However, for someone with OCD, the desire to engage in repetitive behavior is strong, it occurs frequently, and it takes time. It’s possible that the behavior will become ritualistic.
Here are a few examples:
- Handwashing is included in the washing and cleaning process.
- Observing the body for signs and symptoms
- Doing the same thing over and over, such as getting out of a chair
- Compulsions of the mind, such as the need to examine an incident over and over
Experts are unsure what causes OCD, although there are several ideas. Environmental, genetic, neurological, behavioral, cognitive, and genetic factors may all play a role.
OCD appears to run in families, implying a genetic link that experts are looking into.
This incidence of OCD symptoms is sometimes referred to as pediatric acute-onset neuropsychiatric syndrome by doctors (PANS).
When a person identifies an object or condition with a fearful sensation, they begin to avoid that object or situation, which is what OCD is known for.
Most people have undesirable or intrusive ideas from time to time, but for persons with OCD, the importance of these thoughts increases.
A person suffering from OCD may become convinced that the action in the thought will occur. As a result, individuals take a lot of extra steps to avoid the threat or risk.
People with a genetic or environmental predisposition to OCD may be triggered by stressful life experiences.
OCD can also coexist with PTSD, or post-traumatic stress disorder.
When diagnosing OCD, doctors seek for particular criteria, such as:
- Obsessions, compulsions, or both are present.
- Obsessions and compulsions that take up a lot of time or create a lot of discomfort or impairment in social, vocational, or other crucial circumstances
- Symptoms of OCD that are not caused by the use of a chemical or medication
- Symptoms of OCD that cannot be explained by another medical condition
There are other additional illnesses, depression and anxiety, for example, have symptoms that are comparable to OCD, and they can also occur alongside OCD.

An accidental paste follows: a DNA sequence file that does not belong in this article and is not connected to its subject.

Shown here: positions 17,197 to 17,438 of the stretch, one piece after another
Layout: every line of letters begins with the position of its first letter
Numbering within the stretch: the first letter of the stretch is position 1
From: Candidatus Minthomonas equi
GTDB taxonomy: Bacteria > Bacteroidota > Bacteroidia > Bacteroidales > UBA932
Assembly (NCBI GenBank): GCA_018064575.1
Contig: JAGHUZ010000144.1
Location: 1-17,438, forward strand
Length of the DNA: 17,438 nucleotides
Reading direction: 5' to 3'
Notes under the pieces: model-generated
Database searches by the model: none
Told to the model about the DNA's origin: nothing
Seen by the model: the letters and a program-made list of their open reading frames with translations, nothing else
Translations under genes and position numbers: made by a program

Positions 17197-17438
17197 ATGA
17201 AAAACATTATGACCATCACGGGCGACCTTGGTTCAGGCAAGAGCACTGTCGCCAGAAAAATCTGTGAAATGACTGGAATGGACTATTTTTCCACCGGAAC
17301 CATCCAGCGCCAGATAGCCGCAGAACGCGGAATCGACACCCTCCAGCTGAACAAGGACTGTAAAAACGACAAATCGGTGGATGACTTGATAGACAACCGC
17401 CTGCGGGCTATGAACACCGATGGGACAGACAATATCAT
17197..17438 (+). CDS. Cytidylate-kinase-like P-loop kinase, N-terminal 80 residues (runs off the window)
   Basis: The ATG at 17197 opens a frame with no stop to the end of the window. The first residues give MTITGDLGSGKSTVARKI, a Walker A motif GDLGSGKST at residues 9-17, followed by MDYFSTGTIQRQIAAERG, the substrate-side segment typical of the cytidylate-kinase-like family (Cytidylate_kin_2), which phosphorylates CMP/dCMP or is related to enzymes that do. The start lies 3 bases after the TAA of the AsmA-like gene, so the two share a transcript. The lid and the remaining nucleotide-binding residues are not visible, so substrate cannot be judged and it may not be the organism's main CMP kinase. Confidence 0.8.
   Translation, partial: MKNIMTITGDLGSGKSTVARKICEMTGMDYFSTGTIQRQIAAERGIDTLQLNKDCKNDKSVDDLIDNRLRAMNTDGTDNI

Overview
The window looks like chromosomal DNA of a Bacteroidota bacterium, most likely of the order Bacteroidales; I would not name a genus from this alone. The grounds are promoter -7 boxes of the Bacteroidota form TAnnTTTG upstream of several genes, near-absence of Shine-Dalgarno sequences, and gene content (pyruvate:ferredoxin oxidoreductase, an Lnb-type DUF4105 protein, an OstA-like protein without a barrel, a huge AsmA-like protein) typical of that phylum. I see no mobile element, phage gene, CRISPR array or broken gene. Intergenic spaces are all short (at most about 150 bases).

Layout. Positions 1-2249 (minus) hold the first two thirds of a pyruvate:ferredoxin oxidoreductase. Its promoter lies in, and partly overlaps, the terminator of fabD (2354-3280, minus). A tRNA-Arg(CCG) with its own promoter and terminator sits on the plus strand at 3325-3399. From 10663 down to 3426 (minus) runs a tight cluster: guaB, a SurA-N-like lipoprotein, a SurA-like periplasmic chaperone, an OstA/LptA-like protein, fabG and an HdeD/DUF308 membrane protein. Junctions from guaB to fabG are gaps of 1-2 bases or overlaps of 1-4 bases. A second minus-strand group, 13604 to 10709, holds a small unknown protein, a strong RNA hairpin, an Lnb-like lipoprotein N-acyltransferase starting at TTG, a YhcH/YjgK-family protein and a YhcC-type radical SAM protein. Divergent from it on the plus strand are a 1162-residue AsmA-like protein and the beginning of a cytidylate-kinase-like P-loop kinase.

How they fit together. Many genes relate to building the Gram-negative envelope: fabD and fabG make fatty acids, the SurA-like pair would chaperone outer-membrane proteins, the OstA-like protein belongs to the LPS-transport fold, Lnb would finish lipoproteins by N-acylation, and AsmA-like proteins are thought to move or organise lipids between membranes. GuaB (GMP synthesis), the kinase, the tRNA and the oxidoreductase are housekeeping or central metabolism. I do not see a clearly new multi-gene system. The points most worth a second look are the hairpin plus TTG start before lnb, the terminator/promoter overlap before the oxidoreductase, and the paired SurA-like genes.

There are treatments for OCD that are effective. The best strategy is determined by the person’s symptoms and how they affect his or her life and well-being. A few viable options among the reliable sources are:
Cognitive Behavioral Therapy
This style of psychotherapy, also known as CBT, can assist a person in changing their thoughts, feelings, and behaviors
It may necessitate the use of two distinct treatments.
Exposure and response prevention (ERP) and cognitive therapy are two trusted sources.
- Exposure: This involves exposing the person to circumstances and objects that cause them to feel fearful or anxious. Repeated exposure leads to a decrease or absence of anxiety over time, thanks to a process known as habituation.
- Response: This instructs the person to avoid engaging in compulsive habits.
The person is encouraged to examine and review their ideas about the consequences of engaging or refraining from engaging in obsessive behavior as part of cognitive therapy.
The therapist then urges the individual to:
- Examine the evidence that backs up and refutes the preoccupation.
- identify obsessive-compulsive disorder-related cognitive distortions
- Produce a less scary response to the intruding thought, picture, or idea
Selective serotonin reuptake inhibitors (SSRIs), a type of antidepressant, are one of the medications that can aid with OCD treatment.
About half of all persons with OCD do not respond to SSRIs alone, and doctors may give antipsychotic drugs as well.
Even if a person with moderate OCD is not treated, their symptoms may improve. Symptoms with moderate or severe OCD, on the other hand, may not improve and may worsen without therapy.
Treatment is effective, but it requires a long-term commitment. OCD symptoms can resurface later in life in some persons.
Anyone who thinks they could be suffering from OCD should seek expert help.